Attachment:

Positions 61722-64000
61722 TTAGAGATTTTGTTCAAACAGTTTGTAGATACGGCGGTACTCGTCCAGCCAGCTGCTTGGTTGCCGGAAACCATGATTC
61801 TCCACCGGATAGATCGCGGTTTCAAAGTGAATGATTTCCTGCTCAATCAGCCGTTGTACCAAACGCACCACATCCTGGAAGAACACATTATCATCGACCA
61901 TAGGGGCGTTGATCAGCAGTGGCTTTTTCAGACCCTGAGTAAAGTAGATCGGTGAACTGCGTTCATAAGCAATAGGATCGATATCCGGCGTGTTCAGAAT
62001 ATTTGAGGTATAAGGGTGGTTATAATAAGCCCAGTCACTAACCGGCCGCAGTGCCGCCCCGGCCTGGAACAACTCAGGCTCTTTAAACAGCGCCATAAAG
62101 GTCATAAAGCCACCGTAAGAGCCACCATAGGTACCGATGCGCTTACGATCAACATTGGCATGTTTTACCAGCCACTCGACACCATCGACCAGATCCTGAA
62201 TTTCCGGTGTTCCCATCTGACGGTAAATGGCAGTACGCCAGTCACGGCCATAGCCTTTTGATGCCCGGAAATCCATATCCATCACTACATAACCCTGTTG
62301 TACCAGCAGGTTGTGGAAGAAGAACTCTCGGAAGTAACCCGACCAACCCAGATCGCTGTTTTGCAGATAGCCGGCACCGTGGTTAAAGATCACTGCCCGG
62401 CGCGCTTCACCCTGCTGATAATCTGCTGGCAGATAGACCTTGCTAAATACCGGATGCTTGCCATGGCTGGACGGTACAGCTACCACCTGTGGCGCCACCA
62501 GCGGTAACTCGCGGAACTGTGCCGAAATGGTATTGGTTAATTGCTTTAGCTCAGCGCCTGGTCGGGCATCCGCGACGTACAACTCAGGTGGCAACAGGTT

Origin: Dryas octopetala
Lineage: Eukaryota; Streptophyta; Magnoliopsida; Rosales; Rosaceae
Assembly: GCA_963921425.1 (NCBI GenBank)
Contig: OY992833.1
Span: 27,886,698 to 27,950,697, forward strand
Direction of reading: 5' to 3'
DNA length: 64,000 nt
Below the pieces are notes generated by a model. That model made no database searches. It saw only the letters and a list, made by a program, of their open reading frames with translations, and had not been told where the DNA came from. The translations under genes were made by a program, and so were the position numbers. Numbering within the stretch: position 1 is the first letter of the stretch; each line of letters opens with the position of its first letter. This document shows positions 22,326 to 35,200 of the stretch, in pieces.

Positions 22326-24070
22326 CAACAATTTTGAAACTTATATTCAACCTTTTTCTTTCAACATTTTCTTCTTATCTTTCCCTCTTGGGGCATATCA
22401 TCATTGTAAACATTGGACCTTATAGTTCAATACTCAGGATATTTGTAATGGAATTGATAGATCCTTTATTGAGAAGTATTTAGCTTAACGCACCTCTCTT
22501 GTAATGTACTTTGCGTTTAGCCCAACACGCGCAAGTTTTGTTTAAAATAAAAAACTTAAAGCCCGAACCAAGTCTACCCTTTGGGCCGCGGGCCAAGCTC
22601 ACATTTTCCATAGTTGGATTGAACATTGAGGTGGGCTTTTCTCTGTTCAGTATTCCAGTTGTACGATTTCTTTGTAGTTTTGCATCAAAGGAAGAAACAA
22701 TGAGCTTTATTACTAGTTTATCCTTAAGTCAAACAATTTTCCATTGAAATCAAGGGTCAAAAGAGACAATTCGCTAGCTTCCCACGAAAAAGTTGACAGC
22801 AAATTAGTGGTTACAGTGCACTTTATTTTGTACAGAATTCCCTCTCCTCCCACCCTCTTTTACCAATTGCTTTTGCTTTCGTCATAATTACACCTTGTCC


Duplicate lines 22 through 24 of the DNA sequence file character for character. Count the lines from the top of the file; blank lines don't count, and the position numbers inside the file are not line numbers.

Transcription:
22501 GTAATGTACTTTGCGTTTAGCCCAACACGCGCAAGTTTTGTTTAAAATAAAAAACTTAAAGCCCGAACCAAGTCTACCCTTTGGGCCGCGGGCCAAGCTC
22601 ACATTTTCCATAGTTGGATTGAACATTGAGGTGGGCTTTTCTCTGTTCAGTATTCCAGTTGTACGATTTCTTTGTAGTTTTGCATCAAAGGAAGAAACAA
22701 TGAGCTTTATTACTAGTTTATCCTTAAGTCAAACAATTTTCCATTGAAATCAAGGGTCAAAAGAGACAATTCGCTAGCTTCCCACGAAAAAGTTGACAGC